As per the words of avid Egyptian content creator Hady Bassiony, creator of popular YouTube channel “The Final Review”, there are some directors who create cinematic masterpieces that win multiple awards in festivals but barely get watched in the cinema while other directors who know how to please the everyday crowd and get cinemas packed with viewers. Now imagine a director who nails both, someone who is capable of nabbing the awards while also impressing the everyday crowd, that is exactly what Sandra Nashaat and her wide plethora of films are capable of.
Egyptians adore her films while at the same time, each of her cinematic creations exude a level of artistry and expertise that amazes film critics and experts. But that is just the tip of the iceberg when it comes to this renowned and innovative director; to truly appreciate her work, we’ve put together all the reasons why we think she is a phenomenal director.
Her Gripping Filming Style
From the moment Nashaat took on her first feature film “Mabrouk and Bulbul” back in 1998, she made it clear that she was set out to do things differently and change the narrative towards how a story can be told visually. Only 28 at the time, the young director was adamant on challenging herself in a film that should have felt intimidating especially with it starring some of the biggest legends in Egyptian cinema like Yehia El Fakharany but that didn’t stop Nashaat from taking the project head on.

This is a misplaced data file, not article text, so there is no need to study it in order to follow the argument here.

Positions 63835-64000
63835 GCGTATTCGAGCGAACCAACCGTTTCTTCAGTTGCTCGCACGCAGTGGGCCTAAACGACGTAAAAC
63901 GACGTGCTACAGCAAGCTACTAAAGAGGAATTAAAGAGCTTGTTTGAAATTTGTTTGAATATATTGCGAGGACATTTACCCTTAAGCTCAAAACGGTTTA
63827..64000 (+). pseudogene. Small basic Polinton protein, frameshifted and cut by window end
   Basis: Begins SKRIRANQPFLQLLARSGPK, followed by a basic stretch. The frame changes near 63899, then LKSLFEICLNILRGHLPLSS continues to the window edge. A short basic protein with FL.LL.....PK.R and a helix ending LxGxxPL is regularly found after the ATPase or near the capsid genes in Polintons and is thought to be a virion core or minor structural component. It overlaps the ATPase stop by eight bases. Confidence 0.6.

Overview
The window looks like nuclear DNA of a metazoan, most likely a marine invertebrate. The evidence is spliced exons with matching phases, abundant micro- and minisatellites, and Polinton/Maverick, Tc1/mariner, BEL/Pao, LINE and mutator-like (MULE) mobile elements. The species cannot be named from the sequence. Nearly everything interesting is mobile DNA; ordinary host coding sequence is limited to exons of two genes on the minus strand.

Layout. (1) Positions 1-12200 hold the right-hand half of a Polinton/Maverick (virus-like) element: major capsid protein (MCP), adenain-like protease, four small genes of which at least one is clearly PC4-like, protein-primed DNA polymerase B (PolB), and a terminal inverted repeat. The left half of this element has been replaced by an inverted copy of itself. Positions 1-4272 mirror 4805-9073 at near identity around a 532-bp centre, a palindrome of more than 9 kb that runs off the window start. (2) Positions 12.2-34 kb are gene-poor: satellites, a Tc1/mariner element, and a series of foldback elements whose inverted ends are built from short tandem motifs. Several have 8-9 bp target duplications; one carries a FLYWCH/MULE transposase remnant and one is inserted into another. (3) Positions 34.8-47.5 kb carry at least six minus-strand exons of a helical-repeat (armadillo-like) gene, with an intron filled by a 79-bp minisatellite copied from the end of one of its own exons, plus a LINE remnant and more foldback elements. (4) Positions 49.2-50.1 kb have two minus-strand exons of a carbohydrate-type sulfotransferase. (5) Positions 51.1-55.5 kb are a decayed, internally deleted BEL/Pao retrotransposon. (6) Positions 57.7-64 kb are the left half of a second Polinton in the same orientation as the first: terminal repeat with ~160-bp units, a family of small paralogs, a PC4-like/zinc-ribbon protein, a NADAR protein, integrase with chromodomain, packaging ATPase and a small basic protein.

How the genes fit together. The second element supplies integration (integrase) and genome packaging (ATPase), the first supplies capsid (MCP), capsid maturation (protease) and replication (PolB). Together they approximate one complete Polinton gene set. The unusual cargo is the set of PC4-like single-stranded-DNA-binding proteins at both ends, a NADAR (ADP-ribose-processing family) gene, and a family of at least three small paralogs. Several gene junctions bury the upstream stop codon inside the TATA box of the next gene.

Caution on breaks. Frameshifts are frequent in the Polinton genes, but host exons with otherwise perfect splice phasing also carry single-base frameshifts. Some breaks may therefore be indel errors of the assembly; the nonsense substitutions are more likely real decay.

She did not just want it to be shot like any other film but instead decided to apply one of the most difficult filming techniques to the entirety of the feature. Uninterrupted, lengthy shots without jump cuts or a typical montage style of film making was her go-to move throughout the film. Imagine instead of cutting from one scene to another to allow for the flow of the narrative, she instead would have the camera continuously follow characters like El Fakharany and showcase a transition from a long shot to a close up all in one take, without interruption. It was ingenious and made the film quite special, ushering in Nashaat as a innovative maverick when it comes to filmmaking.
Beyond lengthy one takes, Nashaat also knew how to film scenes in snappy, quick successions and in that way, she’d communicate a lot of information to the viewers in a very short time span. It was her signature style and became a prominent fixture in all her films including the 2001 timeless comedy that truly shot her to fame, “Thieves in KG2”. Starring Karim Abdel Aziz as the crafty thief Hassan who by circumstance had to be responsible for the daughter of his friend, the film had that fiery quick air that really shone through in many of the scenes. Nashaat would for example have the camera bounce from item to item to convey a certain message like her quick succession of shots that show Hassan masterfully prepping for a heist with the camera bouncing from a lockpick to a safe in rapid succession. In those few seconds, we immediately understand that Hassan is a good thief and that is what makes Nashaat’s filmmaking exceptional.
Showcasing Stars in Unconventional Roles